Sherburne History Center

Sherburne History Center
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Friday, December 29, 2017

100 Years and the Same News: War and Taxes

World War dominated the headlines a century ago.  In reviewing the news pages of January 1, 1918, comes the realization some things never change.  When the news coverage moves away from the death and destruction of world war, the economy and discussion of taxes takes up space in the newspapers. 
Column from the Star News reminding
 county residents to pay their taxes The
third headline seems most interesting:
Heavy Penalty For Failure 

In surveying the pages of the Sherburne County Star News for the first week in 1918, it comes as no surprise the war is a dominant topic of reporting.  Yet, the newspaper’s inside pages provide interesting commentary.  In addition to the war, the Star News reminded its readers to pay their income tax “before March 1, 1918.” 

In the five years since the passage of the 16th Amendment to the Constitution, collecting income tax remained a new concept.  Yet, with the war continuing in Europe, paying income tax became a patriotic service.  “All good Americans who are making a fair living are now called upon to pay,” the paper opined.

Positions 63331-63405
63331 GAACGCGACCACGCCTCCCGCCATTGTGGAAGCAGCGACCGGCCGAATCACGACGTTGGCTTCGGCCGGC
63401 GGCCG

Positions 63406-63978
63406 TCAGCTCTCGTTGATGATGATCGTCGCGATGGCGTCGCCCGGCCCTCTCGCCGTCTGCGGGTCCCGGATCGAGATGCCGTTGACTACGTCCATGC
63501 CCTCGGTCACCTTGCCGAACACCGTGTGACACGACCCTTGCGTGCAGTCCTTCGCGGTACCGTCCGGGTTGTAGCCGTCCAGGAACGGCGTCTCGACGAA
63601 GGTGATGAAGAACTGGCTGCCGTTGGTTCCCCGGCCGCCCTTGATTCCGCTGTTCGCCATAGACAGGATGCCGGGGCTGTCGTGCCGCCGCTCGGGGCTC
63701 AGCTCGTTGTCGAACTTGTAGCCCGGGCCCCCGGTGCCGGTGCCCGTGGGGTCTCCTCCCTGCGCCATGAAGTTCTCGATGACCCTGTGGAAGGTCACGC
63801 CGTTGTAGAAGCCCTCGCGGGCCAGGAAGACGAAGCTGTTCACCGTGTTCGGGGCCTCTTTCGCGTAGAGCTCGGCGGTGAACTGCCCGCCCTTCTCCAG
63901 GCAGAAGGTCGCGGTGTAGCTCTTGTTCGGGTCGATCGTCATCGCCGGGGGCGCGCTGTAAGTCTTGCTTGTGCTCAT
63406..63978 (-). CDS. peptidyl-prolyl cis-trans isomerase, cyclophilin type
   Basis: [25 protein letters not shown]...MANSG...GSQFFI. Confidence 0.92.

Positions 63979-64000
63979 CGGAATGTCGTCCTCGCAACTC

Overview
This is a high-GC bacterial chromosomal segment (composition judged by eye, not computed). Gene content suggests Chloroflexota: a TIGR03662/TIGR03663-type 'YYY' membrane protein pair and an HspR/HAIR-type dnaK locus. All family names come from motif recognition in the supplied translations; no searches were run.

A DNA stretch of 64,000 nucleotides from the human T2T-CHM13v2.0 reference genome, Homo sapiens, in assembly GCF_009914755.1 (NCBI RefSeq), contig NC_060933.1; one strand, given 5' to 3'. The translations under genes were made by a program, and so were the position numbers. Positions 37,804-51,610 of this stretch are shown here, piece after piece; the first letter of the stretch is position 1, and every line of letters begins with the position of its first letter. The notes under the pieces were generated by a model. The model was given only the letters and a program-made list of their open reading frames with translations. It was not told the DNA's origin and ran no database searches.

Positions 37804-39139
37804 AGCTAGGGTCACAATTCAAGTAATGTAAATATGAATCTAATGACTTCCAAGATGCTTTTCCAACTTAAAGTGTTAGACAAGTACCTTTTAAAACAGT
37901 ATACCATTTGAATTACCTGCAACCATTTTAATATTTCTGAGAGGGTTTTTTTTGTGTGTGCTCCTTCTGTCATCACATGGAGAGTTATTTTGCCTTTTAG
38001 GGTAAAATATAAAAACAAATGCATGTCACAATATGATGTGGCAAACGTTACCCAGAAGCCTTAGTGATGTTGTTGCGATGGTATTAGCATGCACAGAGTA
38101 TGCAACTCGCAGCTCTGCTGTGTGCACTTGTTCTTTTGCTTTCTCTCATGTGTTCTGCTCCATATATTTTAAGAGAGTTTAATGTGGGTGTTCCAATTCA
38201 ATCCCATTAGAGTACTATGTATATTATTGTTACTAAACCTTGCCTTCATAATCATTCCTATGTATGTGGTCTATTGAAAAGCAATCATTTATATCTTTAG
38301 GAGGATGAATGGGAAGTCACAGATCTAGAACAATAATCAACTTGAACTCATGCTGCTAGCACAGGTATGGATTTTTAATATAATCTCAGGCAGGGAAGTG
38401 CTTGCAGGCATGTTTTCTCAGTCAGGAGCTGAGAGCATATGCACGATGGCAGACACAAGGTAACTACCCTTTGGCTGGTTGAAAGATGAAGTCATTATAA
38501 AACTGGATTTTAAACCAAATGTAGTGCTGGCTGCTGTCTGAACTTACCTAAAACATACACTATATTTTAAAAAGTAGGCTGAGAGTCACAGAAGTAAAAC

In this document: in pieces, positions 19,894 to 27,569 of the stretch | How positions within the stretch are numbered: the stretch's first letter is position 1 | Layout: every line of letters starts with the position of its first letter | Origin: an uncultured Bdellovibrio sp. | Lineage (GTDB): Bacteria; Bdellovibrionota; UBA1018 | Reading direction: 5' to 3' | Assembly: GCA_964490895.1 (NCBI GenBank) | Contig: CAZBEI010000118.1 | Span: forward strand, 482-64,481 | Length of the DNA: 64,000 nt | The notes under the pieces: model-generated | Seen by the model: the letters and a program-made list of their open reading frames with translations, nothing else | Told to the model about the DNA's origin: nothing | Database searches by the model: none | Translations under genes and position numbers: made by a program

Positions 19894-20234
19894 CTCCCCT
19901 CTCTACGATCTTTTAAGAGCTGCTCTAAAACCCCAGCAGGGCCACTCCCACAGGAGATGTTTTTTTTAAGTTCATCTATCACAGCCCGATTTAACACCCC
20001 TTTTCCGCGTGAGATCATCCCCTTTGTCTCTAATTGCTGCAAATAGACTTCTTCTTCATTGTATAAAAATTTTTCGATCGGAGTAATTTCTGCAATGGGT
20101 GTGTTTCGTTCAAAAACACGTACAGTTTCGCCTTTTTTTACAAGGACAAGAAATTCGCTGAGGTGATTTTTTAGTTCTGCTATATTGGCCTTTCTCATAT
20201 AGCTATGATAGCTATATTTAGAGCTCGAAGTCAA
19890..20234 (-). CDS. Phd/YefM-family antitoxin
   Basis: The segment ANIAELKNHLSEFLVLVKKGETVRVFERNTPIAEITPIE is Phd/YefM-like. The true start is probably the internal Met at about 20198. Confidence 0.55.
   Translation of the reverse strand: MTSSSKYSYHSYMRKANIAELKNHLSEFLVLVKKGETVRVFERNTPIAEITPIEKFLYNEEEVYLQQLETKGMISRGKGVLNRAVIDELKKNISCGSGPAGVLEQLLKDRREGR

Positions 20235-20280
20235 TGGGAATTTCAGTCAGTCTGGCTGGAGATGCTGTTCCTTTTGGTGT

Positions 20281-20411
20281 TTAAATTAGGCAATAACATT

Income tax in 1918 seemed much easier than 100 years later.  According to the paper, income is defined as “profit, gain, wages, salary, commissions, money or its equivalent from professions, vocations, commerce, trade, rents, sales, and dealings in property.”  The definition of income continues for several lines.  In other words, any money received is income and is taxable.  Congress set the tax rate a two percent over an income of $2000.  An inflation calculator estimated the amount in 2017 dollars as income over $50,000. 

As a final warning, the newspaper reported of significant fines and imprisonment for failing to file a tax return.  As the newspaper noted, “The government is not required to seek the taxpayer.  The taxpayer is required to seek the government.” 

Although the war dominated coverage in the early days of 1918, the economy and income tax claimed space in the newspaper pages.  Some things never seem to change, with taxes continuing to appear in the news.

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